Pheasant.com Blog | Starting Our New Season Before Finishing Last

Pheasant.com Blog

On March 27, 2010 in General by spope

Our new season is upon us. We collected 16,000+ eggs yesterday, we’ve started 20,000 pheasant chicks and the pen crew is mowing and rotovating pens – in preparation for the new season. At the same time we are delivering lots of mature pheasants to preserves – the hunting season is ending on an upswing. Next week we’ll deliver all but 5,000 of the mature pheasants we have on the farm – it will be a very busy week. An ironic concern is that it actually may get too warm (predictions are for 70+ degree weather) and the hunting season make come to an abrupt end.

 

The day old chick business is dynamic and never boring. From 2008 to 2009 we saw a decrease in demand for day old pheasant chicks (pretty obviously due to the economy). The downward trend is changing for us – we have had a surprising amount of new chick business – enough to convince us to keep 1000 more breeder hens that will be placed next week. We are encouraged as we will operate more efficiently if we are closer to full bore in our breeder operation.

All the inflections and attention to detail of pheasant genetics is intriguing to me. There are so many different sizes and colorations of ringneck pheasants available in the market. Certainly the market has shifted over the past 30 years to smaller birds. One of the interesting (to me) aspects of this shift is that as a general statement, bigger pheasants are darker in color and smaller pheasants are lighter (more yellow on their shoulders and flanks). Do pheasants have shoulders? – just a side note question. Anyway, getting back to my train of thought – just because the market is looking for smaller (and therefore harder flying) pheasants – doesn’t mean that the market is looking for lighter colored pheasants. This week it was brought to our attention (again) that perhaps our birds are getting too light in color. In many cases the preserves wouldn’t care about the color – but in the situation where our birds are released into areas of high number of wild pheasants – coloration is vitally important. So when we select our additional 1000 hens next week, we are going to select the cocks that are less yellow (yet still the same weight) – and then keep track of that flocks eggs.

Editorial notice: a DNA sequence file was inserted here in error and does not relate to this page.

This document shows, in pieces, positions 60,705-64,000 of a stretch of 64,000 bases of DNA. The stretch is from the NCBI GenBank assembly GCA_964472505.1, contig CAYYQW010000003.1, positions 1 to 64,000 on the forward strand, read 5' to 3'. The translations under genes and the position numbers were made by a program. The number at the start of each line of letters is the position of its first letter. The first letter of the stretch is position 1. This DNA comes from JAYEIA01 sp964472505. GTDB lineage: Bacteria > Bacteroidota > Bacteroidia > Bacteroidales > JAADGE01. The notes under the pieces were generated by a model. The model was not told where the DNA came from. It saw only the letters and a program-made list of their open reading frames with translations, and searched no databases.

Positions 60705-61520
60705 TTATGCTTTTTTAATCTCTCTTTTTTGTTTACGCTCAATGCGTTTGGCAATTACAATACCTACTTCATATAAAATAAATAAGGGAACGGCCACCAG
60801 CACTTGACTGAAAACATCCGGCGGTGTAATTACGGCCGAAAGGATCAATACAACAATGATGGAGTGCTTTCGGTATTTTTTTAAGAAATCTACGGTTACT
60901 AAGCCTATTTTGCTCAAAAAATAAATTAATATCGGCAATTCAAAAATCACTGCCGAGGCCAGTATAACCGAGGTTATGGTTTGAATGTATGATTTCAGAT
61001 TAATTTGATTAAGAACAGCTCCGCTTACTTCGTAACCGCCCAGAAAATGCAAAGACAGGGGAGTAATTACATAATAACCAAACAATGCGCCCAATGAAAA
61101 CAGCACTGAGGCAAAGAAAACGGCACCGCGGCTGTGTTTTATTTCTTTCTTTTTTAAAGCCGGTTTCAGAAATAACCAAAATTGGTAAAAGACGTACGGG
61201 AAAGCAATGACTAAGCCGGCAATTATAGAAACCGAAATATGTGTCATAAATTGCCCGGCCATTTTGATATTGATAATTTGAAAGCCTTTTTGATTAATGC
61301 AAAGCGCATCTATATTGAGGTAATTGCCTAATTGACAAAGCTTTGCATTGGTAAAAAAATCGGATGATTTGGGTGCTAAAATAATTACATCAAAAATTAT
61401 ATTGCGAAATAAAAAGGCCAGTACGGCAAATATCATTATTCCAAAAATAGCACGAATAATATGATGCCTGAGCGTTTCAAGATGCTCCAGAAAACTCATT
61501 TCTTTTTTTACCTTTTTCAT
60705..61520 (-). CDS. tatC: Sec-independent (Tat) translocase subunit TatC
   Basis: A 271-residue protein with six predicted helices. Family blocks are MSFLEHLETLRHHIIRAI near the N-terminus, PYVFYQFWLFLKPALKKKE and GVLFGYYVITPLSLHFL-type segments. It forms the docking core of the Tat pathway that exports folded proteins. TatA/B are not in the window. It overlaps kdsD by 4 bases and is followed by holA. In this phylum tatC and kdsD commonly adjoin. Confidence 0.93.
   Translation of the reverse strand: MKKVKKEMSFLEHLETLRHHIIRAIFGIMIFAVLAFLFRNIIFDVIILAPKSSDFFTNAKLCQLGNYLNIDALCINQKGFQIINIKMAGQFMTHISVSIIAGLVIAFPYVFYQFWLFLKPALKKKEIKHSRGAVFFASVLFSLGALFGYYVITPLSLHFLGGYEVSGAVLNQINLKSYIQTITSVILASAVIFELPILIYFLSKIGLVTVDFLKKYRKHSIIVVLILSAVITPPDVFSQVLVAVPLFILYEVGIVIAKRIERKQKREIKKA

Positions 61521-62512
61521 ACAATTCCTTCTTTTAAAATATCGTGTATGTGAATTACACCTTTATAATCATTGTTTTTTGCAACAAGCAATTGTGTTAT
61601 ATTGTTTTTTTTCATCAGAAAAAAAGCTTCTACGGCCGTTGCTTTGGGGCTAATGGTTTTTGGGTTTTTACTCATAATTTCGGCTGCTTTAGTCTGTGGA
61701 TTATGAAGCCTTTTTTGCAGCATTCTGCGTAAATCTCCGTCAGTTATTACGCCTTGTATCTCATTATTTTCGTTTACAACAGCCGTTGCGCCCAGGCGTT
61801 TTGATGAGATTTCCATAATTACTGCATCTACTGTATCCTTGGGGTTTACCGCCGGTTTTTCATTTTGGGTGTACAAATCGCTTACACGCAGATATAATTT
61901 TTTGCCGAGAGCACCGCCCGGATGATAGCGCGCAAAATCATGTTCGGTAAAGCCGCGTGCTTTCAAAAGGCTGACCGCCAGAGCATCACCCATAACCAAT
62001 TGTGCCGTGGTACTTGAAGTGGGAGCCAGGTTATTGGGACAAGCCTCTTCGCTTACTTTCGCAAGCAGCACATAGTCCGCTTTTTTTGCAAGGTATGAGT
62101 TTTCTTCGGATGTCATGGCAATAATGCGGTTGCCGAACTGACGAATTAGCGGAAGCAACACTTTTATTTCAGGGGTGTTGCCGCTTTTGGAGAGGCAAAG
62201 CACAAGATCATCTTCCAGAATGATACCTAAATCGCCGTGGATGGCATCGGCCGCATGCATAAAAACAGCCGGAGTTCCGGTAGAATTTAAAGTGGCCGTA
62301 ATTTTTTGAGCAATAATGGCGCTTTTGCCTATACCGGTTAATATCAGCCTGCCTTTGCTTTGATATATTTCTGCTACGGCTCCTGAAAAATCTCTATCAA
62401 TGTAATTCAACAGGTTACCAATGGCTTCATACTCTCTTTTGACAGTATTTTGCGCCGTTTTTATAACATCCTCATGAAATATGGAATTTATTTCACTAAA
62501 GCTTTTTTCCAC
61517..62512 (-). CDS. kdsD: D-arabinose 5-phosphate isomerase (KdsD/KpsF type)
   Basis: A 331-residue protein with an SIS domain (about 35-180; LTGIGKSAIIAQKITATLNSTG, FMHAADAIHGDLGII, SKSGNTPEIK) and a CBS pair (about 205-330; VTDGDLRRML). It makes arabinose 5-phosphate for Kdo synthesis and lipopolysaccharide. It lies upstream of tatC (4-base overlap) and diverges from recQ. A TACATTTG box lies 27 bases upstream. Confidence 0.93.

Just one more note. We hired Cole Hardyman as an intern PR person for the farm a few weeks ago. He is working about 20 hours a week – strictly on our webpage and Facebook fan page. Cole has expanded the content on our pages and he has been a welcome addition. To look at some of the things he has done – go to http://www.pheasant.com and look at the seminar or the about us drop down menu’s and check out the content he has added there.



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